Поддержка TRIM в Linux

Выдержка из Red Hat Enterprise Linux 6 Storage Administration Guide:

20.1. Deployment Considerations

Because of the internal layout and operation of SSDs, it is best to partition devices on an internal erase block boundary. Partitioning utilities in Red Hat Enterprise Linux 6 chooses sane defaults if the SSD exports topology information. This is especially true if the exported topology information includes alignment offsets and optimal I/O sizes.
However, if the device does not export topology information, Red Hat recommends that the first partition be created at a 1MB boundary.
In addition, keep in mind that logical volumes, device-mapper targets, and md targets do not support TRIM. As such, the default Red Hat Enterprise Linux 6 installation will not allow the use of the TRIM command, since this install uses DM-linear targets.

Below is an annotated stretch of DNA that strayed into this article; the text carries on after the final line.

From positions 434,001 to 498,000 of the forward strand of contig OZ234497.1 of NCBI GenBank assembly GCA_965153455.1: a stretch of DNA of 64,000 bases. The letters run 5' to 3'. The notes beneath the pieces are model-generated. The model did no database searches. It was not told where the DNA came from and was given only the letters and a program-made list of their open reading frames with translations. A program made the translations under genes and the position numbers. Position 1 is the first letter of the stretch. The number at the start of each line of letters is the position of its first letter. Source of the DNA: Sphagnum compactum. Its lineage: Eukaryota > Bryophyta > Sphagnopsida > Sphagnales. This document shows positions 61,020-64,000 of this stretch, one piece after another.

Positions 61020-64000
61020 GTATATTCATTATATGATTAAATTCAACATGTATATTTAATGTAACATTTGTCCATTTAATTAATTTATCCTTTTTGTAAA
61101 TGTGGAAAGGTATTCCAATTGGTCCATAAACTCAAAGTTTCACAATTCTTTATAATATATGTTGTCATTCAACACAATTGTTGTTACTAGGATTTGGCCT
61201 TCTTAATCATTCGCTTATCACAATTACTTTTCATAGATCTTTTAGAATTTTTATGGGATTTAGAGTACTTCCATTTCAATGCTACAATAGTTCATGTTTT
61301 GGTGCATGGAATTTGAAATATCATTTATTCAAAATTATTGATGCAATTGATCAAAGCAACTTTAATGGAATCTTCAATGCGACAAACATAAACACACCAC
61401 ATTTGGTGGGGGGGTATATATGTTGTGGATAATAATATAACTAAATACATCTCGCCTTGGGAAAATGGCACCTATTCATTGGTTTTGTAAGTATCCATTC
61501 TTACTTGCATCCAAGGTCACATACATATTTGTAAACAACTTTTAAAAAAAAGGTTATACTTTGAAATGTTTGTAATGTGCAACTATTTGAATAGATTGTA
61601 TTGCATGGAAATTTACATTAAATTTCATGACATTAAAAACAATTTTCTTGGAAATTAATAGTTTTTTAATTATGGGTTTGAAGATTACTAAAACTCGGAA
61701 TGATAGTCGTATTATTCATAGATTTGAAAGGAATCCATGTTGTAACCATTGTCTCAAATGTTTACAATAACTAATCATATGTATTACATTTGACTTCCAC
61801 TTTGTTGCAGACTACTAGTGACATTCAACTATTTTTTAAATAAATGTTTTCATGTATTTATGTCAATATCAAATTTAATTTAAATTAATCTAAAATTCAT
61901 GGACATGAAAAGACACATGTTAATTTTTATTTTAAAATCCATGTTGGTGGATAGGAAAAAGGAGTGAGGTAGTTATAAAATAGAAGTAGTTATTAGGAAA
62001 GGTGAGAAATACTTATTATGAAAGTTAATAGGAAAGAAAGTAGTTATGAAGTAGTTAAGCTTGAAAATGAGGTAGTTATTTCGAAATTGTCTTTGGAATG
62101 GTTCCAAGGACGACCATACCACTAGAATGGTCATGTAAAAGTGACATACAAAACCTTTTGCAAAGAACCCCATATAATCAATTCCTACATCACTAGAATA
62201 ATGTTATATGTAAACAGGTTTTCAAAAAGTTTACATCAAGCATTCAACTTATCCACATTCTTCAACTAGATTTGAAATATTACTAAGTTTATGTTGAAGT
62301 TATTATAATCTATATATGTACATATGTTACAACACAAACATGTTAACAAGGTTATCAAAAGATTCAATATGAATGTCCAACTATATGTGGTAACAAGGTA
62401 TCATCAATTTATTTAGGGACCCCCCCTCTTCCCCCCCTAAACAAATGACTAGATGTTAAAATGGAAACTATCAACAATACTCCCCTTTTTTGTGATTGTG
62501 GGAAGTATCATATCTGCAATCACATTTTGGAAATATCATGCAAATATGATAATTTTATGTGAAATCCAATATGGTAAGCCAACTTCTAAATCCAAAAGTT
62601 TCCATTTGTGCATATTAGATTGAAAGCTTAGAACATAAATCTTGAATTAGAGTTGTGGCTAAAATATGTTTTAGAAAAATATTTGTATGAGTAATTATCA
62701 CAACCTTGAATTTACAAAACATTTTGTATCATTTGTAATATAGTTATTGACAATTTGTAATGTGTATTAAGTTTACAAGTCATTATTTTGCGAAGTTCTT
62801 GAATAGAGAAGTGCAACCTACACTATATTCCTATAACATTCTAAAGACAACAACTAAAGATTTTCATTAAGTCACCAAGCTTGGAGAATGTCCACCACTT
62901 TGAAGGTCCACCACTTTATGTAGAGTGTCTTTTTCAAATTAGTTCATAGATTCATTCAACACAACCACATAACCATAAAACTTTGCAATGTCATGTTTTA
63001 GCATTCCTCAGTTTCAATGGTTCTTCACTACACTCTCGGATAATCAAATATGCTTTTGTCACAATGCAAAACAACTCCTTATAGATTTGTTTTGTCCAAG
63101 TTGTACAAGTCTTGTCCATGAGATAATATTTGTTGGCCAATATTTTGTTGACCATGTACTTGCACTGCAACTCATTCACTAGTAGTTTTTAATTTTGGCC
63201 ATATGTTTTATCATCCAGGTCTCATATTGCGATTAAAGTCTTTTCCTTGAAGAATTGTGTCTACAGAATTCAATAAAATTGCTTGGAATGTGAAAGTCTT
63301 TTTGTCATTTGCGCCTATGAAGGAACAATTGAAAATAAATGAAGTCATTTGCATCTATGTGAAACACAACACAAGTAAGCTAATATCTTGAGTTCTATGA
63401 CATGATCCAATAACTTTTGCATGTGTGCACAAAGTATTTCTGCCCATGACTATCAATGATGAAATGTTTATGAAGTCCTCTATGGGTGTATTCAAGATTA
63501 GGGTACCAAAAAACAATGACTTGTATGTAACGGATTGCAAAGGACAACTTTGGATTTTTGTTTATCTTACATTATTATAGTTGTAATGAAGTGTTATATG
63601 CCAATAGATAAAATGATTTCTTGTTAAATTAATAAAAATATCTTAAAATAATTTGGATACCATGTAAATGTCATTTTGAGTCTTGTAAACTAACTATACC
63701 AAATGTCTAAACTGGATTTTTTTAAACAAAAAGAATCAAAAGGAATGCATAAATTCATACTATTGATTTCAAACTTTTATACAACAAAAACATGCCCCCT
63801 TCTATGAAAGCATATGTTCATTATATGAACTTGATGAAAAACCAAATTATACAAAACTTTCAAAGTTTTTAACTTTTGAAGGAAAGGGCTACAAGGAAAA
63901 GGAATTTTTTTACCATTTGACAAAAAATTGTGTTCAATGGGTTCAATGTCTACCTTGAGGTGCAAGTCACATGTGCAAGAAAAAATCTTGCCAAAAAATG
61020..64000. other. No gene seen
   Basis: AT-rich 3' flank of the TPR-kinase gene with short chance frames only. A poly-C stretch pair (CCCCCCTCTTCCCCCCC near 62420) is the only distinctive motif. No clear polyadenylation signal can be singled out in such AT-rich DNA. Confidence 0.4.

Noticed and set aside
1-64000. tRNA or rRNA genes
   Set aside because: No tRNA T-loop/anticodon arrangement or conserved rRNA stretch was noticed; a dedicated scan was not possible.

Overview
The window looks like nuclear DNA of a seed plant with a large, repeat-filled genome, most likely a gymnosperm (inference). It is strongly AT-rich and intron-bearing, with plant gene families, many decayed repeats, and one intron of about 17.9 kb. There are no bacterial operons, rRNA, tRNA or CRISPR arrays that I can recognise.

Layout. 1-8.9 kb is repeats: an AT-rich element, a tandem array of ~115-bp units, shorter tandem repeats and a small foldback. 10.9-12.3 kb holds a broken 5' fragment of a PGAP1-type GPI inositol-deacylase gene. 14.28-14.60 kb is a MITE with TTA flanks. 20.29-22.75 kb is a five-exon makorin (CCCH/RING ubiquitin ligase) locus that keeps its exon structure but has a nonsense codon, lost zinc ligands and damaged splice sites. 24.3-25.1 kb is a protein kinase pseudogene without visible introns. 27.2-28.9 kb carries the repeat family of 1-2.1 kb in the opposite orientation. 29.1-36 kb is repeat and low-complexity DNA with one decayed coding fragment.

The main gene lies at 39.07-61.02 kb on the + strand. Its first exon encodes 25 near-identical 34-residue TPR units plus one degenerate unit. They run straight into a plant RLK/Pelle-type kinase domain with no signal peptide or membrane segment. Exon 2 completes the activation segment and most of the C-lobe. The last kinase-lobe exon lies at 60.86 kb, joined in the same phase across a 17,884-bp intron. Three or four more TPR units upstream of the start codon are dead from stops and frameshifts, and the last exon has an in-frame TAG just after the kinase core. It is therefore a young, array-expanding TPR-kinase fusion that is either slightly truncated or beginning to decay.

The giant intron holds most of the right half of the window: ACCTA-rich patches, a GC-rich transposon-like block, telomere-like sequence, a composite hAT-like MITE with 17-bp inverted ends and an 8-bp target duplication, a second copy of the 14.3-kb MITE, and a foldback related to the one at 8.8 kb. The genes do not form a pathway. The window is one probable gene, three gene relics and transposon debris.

Red Hat also warns that software RAID levels 1, 4, 5, and 6 are not recommended for use on SSDs. During the initialization stage of these RAID levels, some RAID management utilities (such as mdadm) write to all of the blocks on the storage device to ensure that checksums operate properly. This will cause the performance of the SSD to degrade quickly.
At present, ext4 is the only fully-supported file system that supports TRIM. To enable TRIM commands on a device, use the mount option discard. For example, to mount /dev/sda2 to /mnt with TRIM enabled, run:

mount -t ext4 -o discard /dev/sda2 /mnt

By default, ext4 does not issue the TRIM command. This is mostly to avoid problems on devices which may not properly implement the TRIM command. The Linux swap code will issue TRIM commands to TRIM-enabled devices, and there is no option to control this behaviour.


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